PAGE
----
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NEWS: Wild Rivers Water Park to relocate to Temecula

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The Wild Rivers team that has been working to build a waterpark in Temecula is now shooting to open the attraction in 2014, a year that also could see the developers opening a sister park in Irvine.


On July 31, the Orange County Board of Supervisors approved leasing 17 acres of Orange County's El Toro 100 Acre parcel to Wild Rivers Irvine LLC for the development and operation of a waterpark.


Mike Riedel, Wild Rivers president, said Thursday that he thinks the two projects will create a synergy that will help the team attract investors looking to diversify their portfolios. "We're hoping that it's more complementary than it is competition," he said.


The Temecula City Council in May approved selling 19 acres of city-owned land at the northwest intersection of Dendy Parkway and Diaz Road to the team for $2.34 million. The hope was that the park would become a regional destination for families and boost the area's tourism industry, which is bolstered by the nearby wineries, the Pechanga Resort & Casino and numerous sports tournaments.


To make sure the park was built as soon as possible, the city included conditions that required the developers to put up a hefty deposit on the sale price of $2.34 million and pull building permits by October to hit the mark of a 2013 opening.


Riedel said Thursday that meeting those deadlines for a 2013 opening became too difficult in the current lending market, but he's feeling good about the plan coming together for 2014. "I'm still confident we're going to get it done," he said.


Councilman Mike Naggar, a city official who has made bringing a waterpark to Temecula a priority for years, said Thursday that if and when the Wild Rivers team is ready to move forward with the purchase, the council will determine how to proceed. "Is our appraised value still good? If not maybe we have to have it (the land) reappraised," he said. Talking about the development team's decision to target 2014, Naggar said the city put them on "a very aggressive schedule" to open by next year. "And it's very difficult to get financing for that," he said.


In 2006, a waterpark was slated for land on the east side of Interstate 15 near the Ynez and Winchester intersection, but that project was abandoned because of opposition from a neighboring business park and area residents.


In 2009, the council approved a deal to sell the land at Dendy and Diaz for $6.7 million to another company pitching a waterpark plan. That deal, however, was never consummated because the developers were unable to raise the money to pay the city's asking price.


The original Wild Rivers park, an Orange County institution for decades, closed last year after its landlord decided to put in apartment buildings on the acreage.

Dang, was looking forward to getting some pics of construction soon. Oh well, I'll have to come back from college sometime next year to check it out!

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Hopefully this is just a temporary roadblock. Not really promising if they can't get funding, since they have all the historical data from the old water park about what kind of business a water park in the Irvine area can do...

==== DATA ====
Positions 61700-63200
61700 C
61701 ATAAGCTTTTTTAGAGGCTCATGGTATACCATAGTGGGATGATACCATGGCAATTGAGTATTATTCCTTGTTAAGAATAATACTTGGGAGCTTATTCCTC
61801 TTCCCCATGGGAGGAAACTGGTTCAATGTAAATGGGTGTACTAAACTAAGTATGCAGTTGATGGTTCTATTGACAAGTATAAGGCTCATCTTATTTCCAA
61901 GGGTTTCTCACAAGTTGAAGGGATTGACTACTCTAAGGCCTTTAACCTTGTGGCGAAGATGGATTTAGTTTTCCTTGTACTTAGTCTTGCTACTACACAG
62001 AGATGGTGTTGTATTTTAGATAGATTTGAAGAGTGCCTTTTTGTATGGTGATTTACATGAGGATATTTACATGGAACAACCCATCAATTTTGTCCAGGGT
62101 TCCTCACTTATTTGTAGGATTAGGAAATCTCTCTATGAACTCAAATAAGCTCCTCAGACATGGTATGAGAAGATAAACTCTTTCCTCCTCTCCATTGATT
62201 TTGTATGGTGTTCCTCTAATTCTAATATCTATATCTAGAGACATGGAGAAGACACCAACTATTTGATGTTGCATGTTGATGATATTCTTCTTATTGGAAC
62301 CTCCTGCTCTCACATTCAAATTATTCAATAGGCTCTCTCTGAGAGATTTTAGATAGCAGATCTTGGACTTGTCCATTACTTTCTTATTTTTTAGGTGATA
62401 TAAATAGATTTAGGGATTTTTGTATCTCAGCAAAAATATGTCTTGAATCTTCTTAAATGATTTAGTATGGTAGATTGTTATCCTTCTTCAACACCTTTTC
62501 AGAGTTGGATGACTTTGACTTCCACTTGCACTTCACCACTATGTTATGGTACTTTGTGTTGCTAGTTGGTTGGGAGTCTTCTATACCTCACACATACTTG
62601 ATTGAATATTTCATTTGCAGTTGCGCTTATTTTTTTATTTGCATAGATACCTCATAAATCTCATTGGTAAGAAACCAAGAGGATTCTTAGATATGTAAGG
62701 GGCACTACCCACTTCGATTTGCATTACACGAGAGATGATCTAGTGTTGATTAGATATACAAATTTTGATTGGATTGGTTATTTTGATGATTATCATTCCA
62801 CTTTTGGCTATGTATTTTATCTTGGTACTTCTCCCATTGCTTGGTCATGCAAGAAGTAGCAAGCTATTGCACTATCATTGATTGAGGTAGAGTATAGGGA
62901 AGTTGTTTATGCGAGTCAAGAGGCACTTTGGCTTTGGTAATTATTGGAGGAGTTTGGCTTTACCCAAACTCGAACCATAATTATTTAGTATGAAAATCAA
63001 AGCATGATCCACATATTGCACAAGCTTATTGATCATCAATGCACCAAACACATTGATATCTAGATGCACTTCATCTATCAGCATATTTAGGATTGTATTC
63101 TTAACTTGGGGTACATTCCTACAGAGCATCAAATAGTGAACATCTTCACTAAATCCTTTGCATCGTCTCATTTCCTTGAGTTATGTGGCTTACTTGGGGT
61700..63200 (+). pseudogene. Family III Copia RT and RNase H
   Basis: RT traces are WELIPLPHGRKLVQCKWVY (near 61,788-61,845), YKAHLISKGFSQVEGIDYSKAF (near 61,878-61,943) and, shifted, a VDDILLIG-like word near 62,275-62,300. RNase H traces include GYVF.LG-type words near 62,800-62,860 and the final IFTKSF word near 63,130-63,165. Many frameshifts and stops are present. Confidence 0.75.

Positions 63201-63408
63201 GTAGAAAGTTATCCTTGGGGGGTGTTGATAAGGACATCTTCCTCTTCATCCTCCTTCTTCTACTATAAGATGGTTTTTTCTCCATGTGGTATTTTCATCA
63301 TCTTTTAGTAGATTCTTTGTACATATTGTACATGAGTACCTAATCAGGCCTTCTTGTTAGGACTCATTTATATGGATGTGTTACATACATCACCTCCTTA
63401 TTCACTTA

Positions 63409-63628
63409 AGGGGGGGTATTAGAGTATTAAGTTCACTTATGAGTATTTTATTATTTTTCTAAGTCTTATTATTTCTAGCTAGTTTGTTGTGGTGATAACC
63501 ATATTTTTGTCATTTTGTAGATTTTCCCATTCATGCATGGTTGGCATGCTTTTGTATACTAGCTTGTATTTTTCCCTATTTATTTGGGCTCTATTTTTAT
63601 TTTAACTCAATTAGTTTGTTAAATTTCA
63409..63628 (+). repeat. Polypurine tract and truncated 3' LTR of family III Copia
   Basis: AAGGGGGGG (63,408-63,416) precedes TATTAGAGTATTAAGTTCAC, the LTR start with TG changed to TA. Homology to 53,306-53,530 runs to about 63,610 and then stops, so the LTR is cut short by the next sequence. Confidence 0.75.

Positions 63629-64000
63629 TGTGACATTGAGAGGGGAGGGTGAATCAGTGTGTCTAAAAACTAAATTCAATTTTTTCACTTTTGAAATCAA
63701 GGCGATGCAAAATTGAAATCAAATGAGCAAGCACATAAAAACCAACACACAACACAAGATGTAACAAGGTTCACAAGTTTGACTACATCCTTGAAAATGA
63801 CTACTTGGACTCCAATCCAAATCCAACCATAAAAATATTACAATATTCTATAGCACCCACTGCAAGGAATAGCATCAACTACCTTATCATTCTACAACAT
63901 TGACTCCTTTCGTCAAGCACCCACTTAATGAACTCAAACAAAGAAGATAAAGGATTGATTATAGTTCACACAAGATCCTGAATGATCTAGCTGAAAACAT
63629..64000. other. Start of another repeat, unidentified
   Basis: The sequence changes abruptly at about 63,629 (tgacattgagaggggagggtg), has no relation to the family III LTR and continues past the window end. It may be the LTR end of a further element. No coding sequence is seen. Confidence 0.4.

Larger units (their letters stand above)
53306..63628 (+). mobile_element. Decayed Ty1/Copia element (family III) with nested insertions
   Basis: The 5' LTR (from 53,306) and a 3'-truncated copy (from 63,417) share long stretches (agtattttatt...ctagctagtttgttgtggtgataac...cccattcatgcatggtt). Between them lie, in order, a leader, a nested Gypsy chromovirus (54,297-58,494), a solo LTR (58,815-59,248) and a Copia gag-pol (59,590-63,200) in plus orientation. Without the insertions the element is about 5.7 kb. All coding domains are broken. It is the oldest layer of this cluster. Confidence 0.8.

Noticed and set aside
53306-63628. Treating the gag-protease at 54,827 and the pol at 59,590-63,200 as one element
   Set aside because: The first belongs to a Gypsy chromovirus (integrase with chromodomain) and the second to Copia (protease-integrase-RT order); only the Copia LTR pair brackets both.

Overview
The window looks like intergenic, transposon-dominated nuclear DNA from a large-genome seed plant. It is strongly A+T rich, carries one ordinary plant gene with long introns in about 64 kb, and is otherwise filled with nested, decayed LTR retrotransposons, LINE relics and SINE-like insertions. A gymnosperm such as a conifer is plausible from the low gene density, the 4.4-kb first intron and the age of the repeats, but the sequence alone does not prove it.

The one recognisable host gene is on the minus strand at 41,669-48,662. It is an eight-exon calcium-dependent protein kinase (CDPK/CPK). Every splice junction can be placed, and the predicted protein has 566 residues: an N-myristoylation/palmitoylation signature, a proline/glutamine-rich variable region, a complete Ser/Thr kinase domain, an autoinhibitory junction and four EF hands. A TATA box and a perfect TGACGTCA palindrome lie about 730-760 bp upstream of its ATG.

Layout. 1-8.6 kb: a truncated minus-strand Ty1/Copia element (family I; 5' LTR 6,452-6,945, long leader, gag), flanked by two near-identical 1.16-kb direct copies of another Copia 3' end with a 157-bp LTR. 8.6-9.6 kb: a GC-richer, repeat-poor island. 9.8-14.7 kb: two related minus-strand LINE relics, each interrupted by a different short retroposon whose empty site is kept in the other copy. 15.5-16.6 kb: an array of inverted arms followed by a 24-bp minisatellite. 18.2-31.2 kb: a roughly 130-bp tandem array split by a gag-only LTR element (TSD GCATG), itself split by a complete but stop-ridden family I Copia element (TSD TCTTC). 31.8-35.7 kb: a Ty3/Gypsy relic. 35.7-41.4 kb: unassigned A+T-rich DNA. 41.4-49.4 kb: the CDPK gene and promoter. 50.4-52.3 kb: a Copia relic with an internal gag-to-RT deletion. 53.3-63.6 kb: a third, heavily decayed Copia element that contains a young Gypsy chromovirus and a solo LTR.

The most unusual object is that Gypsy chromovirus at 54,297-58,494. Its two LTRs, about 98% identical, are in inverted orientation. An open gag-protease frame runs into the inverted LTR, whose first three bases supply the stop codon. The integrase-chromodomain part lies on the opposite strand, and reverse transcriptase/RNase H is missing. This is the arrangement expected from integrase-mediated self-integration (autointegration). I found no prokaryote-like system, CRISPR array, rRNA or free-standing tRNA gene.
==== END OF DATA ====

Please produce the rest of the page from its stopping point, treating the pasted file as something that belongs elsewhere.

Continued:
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Five months after construction was slated to start on Wild Rivers Temecula, developer Mike Riedel said the project is finally ready to kick off.


In a phone interview Monday, Jan. 14, Riedel, president of Wild Rivers, said he has secured financing for the entire project and he expects to begin ground work on the vacant lot at the northwest corner of Diaz Road and Dendy Parkway during the first week of March.


“We’re really excited,” Riedel said. “The money is going to be in place and that’s all we were waiting for. We can’t wait and we know the people of Temecula can’t wait either. It’s been a long time coming.”


Riedel said he hoped the park would open in May 2014. No details about the design of the park or its features have been released.


Riedel had originally hoped to begin construction in October 2012. Today, the lot remains unkempt brush and dirt.


In May 2012, the Temecula City Council agreed to sell 20 acres of land for $2.34 million to Wild Rivers Temecula for the construction of a water park.


In 2009, the property had been appraised at $6.5 million, prompting some residents to question the wisdom of selling city-owned land in a down economy.


Council members, however, said bringing an entertainment venue of that type to the city justified selling the land for less. And the delay, Mayor Mike Naggar said, is representative of a national financing problem.


“The banks and traditional lenders are just not lending due to the uncertain financial climate,” he said. “In this case we have a great property, a proven business model, a city that will cut through all the red tape, to do a project that will hire 300 youth and create economic development for the region; the economy just stinks.”


Although it would be a first for Temecula, the region already is home to a water park.


Mulligan Family Fun Center in Murrieta recently added a water park feature to its miniature golf, laser tag, go-carts, arcades and carnival-style rides. The water-related rides include five speed slides, multi-level platforms, interactive aquatic controls and what is being called a “Big Splash Pumping Station.”


Future additions could include a lazy river and some more extreme water ride elements, according to a release from the fun center.

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It's been a while since I heard anything about the new park in Irvine. The website still says that "Construction is slated to begin in the summer of 2013" and "the new Wild Rivers Irvine opens in May 2014." However, with it being December and still no signs of groundbreaking or updates to the website/facebook page, I knew something was up. Every once and a while I'll look for news articles or some sort of city/county agenda. And nothing ... till now.


Here is an article I came across from the OC Register explaining what's going on:




Whatever happened to Wild Rivers?